In addition, Council President Aram Garabedian challenged the mayor’s plan to spend $750,000 to expand the Arlington fire house to accommodate a larger fire engine. During the public comment period, I raised several possible ways to free up money to fund the schools. First, I suggested repealing property tax breaks for banks and real estate companies. (The economic development director was not able to detail the costs of the tax breaks).

I also suggested boosting residential recycling by initiating a “pay as you throw” system that charges people who use more than one large bag of trash a week. A pay as you throw system in North Kingstown has produced the state’s highest recycling rates. All savings, I proposed, could fund education. At a minimum a recycling education flyer should be enclosed with the annual tax bill.

I also suggested instituting an energy efficiency program for city buildings similar to the one launched last fall by the school committee. And I urged the council to investigate reducing street lighting which currently costs the city $1.2 million a year.

In addition, I proposed that the city pay the school department’s $117,000 a year sewer bill in exchange for school department custodians picking up trash at city run playgrounds next to schools. Currently two parks department employees drive to Rhodes or Waterman playground, for example, to empty the trash barrels. My proposal, which was endorsed by the school committee, would have school custodians pick up the trash, creating time for the parks employees to do other necessary work. In return, the city would pay the school’s sewer bills.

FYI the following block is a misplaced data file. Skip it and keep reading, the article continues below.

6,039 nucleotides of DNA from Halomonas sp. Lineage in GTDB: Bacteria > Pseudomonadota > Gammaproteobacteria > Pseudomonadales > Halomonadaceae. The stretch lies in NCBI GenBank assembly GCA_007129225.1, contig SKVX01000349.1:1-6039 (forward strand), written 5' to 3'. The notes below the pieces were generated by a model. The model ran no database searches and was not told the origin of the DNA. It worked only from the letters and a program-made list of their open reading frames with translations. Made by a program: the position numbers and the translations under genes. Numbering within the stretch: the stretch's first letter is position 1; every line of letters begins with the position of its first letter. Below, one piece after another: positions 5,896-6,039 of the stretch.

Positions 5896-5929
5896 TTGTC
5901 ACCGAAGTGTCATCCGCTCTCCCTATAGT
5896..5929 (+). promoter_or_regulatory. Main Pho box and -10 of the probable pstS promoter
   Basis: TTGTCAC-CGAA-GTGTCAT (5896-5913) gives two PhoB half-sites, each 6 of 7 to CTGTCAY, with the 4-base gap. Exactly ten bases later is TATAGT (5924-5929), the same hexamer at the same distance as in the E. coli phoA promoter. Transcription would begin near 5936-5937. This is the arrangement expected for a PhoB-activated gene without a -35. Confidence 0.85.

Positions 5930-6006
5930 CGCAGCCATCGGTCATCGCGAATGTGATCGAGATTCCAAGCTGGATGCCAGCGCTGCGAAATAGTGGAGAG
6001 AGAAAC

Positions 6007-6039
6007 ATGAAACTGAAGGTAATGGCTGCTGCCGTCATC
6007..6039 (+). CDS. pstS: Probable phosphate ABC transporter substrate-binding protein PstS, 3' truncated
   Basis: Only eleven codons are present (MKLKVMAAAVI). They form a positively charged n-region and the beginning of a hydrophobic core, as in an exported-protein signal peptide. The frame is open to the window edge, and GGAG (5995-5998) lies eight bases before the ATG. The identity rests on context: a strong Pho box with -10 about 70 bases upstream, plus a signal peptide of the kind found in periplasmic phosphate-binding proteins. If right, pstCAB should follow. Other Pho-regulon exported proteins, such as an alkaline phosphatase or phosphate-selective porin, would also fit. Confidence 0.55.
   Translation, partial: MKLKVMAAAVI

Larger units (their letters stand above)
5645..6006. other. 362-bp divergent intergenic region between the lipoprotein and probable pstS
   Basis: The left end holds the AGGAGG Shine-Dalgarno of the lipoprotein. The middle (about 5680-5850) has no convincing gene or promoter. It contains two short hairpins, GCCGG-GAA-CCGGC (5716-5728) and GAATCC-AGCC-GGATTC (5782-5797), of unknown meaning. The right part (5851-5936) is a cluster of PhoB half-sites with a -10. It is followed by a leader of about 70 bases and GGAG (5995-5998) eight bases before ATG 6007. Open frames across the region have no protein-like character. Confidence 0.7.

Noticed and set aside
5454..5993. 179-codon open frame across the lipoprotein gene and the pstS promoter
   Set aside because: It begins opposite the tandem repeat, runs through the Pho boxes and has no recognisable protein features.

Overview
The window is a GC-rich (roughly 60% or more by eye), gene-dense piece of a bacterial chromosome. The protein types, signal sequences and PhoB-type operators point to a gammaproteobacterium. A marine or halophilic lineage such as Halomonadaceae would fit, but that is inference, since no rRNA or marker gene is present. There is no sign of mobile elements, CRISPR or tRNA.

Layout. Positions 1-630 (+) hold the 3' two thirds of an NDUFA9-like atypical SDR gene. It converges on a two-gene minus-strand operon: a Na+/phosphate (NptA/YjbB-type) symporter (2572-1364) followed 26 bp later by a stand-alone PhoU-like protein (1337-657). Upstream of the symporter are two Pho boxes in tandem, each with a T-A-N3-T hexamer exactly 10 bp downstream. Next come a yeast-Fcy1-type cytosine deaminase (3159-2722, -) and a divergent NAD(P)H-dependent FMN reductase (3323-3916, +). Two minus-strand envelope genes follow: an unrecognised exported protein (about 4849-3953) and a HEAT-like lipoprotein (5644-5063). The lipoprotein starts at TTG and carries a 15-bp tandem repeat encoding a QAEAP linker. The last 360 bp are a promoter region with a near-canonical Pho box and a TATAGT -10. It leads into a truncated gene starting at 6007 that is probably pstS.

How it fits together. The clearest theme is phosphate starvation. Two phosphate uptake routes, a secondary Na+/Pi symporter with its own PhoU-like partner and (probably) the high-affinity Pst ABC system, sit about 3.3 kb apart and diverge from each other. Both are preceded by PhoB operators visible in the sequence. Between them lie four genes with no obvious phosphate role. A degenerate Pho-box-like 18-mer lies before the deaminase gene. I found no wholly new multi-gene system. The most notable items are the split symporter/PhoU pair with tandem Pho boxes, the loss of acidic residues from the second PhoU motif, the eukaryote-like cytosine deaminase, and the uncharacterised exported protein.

Finally, I opposed the Astroturf plan as an embarrassment in a year when Napolitano proposes to provide no new money for the schools. The only other citizen to speak was former parks director Bob Clarkin who also opposed the proposal. Clarkin also questioned the size of the capital budget which is about 50 percent more than last year’s budget. With the exception of Barone, council members had no comment on the Astroturf plan.

The plasticized turf would only last ten to twelve years, according to the manufacturer, and interest costs would bring its cost to about $1.5 million, or about $150,000 for the life of the project. That’s the cost of two full-time teachers. While the turf might make the stadium more attractive for rental, there is no way rentals would pay a major portion of construction costs. The proposal indicates that the mayor is more concerned with the condition of sports fields than public school class size.

Citizens who have comments on the budget should contact their council members before Monday night. Phone numbers and email addresses are available on the city’s web site.

Click on the text here to go a webpage that provides both email and phone contact information for Cranston city councilors.

And, for those who missed Earth Day, today is another good day to celebrate: